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Findings & Recommendations

As a task force, we find that the eating clubs are an integral part of Princeton’s history and distinctiveness. They make positive contributions to the Princeton experiences of many students (and thus alumni), and they shape the Princeton social scene even for students who are not members. There are clear strengths that derive from the relatively small size of the clubs, which allow members to feel at home and get to know each other through a variety of shared experiences that include meals, intramural competitions, recreational and social activities of many kinds, service activities, networking with alumni members of the clubs, and just hanging out. There are also strengths that derive from the degree of responsibility that students are given to participate in the management and programming of the clubs. We value the fact that each club has a distinctive identity, which presents students with a diversity of options regarding club membership. The clubs are an asset to the University: although independent of the University and thus privately financed, they feed two-thirds of the University’s juniors and seniors, provide a center of social life for all students, and generate lifelong connections to the clubs and the University for many alumni. We believe that the University and its students are well served by the positive contributions that the clubs make to Princeton.

We are encouraged by the degree to which the continuing operation of the clubs has been incorporated into the University’s planning for the residential colleges and other social and dining options. One distinctive aspect of the Princeton social dynamic is the opportunity students have in the middle of sophomore year to make decisions about where and how they want to live, eat and socialize for their final two years at Princeton. Many commented positively on the chance this provides to decide whether to remain with the friends of freshman and sophomore year or to set out to make new friends (or some combination of both), and many commended the separation of living spaces from social and dining spaces which allows them to have both “dorm friends” and “club friends.” The University has developed attractive options in the four-year colleges, in the co-ops, and otherwise for students who wish to elect these options. But it has done so in ways that anticipate that eating clubs will continue to play a central role in the lives of most juniors and seniors, and in ways that seek to increase interaction between the campus and the clubs. We believe students are best served by a social climate in which choices are available to them and in which all choices are seen as parts of a larger totality, rather than as competing or mutually exclusive domains.

We are also encouraged by a number of developments in recent years that seem to have improved the experiences of students in the clubs and the relationships between the clubs and the University. A number of these developments are mentioned elsewhere in our report, but they include the identification of “best practices” governing several aspects of club operations, including the provision of alcohol; improvements in the process by which the bicker clubs notify their new members; modifications in the University’s financial aid policies to recognize the costs of club meal contracts; the introduction of shared meal plans; and even the appointment of this task force to encourage conversation about the clubs and their relationships with the University.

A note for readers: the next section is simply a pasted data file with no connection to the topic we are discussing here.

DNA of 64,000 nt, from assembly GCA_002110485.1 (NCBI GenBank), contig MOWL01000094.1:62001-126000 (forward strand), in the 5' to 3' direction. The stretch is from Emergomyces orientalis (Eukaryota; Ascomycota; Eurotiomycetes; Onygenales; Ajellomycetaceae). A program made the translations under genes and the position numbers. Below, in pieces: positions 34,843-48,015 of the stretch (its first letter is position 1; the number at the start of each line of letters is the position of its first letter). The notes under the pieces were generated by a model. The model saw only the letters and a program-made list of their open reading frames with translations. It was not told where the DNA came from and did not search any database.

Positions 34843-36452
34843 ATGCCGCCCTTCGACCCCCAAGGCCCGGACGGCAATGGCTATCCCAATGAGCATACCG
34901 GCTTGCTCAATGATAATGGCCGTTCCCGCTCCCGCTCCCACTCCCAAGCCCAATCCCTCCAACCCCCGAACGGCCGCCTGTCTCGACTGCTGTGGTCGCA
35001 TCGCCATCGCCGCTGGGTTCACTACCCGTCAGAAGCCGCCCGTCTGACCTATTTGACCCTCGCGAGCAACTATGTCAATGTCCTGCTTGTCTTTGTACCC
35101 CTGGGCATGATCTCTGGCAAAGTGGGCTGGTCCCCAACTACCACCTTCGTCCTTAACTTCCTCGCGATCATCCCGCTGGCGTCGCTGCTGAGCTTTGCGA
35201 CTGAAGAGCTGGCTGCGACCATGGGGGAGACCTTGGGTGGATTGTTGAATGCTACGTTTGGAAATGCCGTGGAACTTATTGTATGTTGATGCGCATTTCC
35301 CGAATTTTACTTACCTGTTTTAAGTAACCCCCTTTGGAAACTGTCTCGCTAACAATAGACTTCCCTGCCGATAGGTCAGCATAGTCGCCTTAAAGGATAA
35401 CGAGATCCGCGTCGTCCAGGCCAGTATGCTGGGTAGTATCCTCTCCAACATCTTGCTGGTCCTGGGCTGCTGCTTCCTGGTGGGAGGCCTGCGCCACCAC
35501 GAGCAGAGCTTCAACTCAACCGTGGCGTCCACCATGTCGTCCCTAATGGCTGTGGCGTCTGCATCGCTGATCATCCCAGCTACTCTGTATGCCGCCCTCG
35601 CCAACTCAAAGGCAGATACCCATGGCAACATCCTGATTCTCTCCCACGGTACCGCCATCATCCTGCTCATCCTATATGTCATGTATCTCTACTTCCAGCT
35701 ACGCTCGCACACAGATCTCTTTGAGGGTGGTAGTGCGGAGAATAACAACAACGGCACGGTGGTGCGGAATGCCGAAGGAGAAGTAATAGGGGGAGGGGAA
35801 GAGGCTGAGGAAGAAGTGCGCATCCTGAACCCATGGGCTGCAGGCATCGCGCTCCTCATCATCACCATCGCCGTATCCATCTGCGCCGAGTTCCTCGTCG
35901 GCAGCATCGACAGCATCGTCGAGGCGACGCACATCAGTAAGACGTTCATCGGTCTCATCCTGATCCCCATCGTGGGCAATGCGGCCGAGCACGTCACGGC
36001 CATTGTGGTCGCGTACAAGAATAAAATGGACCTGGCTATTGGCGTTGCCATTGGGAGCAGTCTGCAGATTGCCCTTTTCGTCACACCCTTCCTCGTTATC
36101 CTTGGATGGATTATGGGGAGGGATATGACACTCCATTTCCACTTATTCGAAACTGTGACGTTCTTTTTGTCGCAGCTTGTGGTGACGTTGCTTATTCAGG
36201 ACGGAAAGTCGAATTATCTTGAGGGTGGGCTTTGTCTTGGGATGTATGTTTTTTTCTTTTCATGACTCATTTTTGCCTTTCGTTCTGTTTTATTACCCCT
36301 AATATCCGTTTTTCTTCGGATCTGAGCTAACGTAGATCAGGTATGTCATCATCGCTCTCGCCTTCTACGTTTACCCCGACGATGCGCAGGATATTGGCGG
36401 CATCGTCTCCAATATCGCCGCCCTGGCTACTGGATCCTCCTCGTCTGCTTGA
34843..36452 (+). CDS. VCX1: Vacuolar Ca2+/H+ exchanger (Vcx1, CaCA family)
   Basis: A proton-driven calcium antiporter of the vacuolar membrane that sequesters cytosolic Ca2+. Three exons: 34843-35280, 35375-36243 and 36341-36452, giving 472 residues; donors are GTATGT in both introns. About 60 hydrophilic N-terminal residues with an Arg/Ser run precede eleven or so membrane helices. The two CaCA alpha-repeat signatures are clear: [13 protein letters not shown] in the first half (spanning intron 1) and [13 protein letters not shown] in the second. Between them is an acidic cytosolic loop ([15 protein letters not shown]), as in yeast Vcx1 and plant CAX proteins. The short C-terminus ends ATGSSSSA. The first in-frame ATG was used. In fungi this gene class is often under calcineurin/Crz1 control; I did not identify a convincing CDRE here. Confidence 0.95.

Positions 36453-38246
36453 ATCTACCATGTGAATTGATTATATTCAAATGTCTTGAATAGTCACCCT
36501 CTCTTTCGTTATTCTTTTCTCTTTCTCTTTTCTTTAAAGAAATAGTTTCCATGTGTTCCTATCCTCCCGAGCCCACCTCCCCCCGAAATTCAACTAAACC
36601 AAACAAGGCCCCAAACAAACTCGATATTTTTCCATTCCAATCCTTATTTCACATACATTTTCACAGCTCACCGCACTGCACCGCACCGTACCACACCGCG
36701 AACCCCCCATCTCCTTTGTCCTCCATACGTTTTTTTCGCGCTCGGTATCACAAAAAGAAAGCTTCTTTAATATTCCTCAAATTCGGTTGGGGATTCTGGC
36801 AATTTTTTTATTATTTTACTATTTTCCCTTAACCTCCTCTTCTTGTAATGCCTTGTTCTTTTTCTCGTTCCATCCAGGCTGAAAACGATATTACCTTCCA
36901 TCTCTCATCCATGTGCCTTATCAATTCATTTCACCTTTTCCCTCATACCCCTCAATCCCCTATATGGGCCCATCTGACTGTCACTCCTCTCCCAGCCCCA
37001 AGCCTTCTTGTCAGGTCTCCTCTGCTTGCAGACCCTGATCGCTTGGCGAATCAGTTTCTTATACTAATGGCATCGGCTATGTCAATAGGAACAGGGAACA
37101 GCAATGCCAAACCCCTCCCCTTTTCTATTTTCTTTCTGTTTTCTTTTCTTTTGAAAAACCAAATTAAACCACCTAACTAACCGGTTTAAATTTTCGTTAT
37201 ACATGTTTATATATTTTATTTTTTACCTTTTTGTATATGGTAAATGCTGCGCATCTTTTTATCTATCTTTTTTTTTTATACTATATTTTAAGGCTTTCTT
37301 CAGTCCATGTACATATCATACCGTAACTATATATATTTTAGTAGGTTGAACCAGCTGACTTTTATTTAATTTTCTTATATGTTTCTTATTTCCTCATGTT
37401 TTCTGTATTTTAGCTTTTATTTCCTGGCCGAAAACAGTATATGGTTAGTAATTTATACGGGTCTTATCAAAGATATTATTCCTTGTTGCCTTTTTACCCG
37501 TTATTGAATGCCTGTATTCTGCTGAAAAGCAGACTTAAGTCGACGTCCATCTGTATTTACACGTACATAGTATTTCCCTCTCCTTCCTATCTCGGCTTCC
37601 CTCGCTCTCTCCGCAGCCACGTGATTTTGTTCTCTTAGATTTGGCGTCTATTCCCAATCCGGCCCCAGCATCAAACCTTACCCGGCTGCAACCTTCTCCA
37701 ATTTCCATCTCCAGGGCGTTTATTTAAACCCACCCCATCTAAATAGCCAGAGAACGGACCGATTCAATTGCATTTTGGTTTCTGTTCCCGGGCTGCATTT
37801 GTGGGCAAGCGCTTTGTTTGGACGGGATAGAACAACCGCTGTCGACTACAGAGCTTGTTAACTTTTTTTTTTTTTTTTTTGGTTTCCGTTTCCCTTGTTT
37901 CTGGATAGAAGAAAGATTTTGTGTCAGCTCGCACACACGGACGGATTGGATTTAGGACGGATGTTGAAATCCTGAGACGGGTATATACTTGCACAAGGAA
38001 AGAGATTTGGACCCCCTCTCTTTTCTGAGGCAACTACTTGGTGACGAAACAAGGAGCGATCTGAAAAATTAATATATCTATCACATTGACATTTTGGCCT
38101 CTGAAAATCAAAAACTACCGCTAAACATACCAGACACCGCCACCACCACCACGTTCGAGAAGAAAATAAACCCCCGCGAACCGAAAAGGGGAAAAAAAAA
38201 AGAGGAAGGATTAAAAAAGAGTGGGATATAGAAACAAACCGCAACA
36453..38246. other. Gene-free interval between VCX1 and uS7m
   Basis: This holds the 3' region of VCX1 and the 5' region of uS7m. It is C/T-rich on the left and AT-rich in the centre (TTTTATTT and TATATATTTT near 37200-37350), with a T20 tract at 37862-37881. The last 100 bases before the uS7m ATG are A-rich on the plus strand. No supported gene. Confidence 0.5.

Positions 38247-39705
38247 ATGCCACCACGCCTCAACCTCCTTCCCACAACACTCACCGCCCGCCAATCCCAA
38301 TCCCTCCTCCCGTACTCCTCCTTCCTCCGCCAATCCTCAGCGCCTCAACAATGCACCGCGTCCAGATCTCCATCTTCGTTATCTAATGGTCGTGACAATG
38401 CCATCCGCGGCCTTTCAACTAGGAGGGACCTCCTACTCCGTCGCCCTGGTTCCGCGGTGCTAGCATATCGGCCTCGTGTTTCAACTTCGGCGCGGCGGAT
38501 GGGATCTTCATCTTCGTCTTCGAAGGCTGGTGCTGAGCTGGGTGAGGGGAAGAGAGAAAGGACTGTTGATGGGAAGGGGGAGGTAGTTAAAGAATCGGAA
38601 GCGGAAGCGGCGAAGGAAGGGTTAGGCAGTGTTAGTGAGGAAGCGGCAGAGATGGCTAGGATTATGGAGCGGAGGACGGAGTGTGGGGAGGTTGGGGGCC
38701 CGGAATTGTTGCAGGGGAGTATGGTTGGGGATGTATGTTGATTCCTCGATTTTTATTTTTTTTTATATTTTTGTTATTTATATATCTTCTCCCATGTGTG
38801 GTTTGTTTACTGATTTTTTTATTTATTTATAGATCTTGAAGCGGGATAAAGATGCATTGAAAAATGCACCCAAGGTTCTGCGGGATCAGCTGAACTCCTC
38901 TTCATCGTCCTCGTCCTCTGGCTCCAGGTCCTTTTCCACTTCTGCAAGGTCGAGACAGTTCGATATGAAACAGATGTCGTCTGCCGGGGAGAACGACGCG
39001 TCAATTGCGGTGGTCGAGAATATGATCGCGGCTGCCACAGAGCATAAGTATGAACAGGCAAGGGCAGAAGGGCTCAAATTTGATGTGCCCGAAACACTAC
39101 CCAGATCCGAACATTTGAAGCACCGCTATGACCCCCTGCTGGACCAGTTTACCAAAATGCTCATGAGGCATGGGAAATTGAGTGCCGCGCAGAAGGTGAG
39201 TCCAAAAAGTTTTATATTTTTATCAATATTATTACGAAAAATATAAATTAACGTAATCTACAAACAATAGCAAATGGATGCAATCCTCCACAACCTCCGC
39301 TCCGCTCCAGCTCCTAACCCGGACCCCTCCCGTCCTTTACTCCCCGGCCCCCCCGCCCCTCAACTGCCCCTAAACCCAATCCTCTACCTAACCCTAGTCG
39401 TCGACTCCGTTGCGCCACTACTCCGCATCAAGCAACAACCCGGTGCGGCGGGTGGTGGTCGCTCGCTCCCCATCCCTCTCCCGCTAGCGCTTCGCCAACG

At the same time, as one member of the task force said at one of our meetings, there is “a dark side.” There are concerns that derive from the “culture of alcohol” that seems to characterize much of club life; a selection process that many describe as hurtful; and the development of pipeline relationships into a number of the selective clubs that help sustain Greek organizations that many feel are incompatible with the Princeton residential experience. The clubs also continue to be a polarizing force, for reasons that seem to derive in part from a social stratification that persists despite a number of efforts to ameliorate it, with students from lower-income families and minority groups participating less fully in the clubs than other students.

Finally, concerns have been expressed about the continuing financial viability of the clubs, and especially the sign-in clubs, particularly in the current financial climate. Financial soundness varies among the clubs, with some well capitalized and others not. Given the age and nature of their buildings, the clubs can incur significant costs for major maintenance, and extensive renovations can trigger requirements to bring the buildings into compliance with more stringent building codes. As a task force we believe it is important to sustain both a critical mass of clubs and a significant number of spaces available on a sign-in basis. Further erosion in either the number of clubs or the availability of sign-in spaces would make it more difficult for the clubs increasingly to reflect the full diversity of the Princeton student body. We recognize that to achieve these goals actions may be necessary to secure the financial underpinnings of the clubs (especially the sign-in clubs).

In the remaining sections of this report, we bring forward observations and recommendations that we hope will serve to reaffirm the strengths of Princeton’s eating clubs while also addressing concerns and challenges that even supporters of the clubs acknowledge, and that will strengthen relationships between the clubs and the University. We hope and believe that these concerns and challenges can be addressed and these relationships can be improved.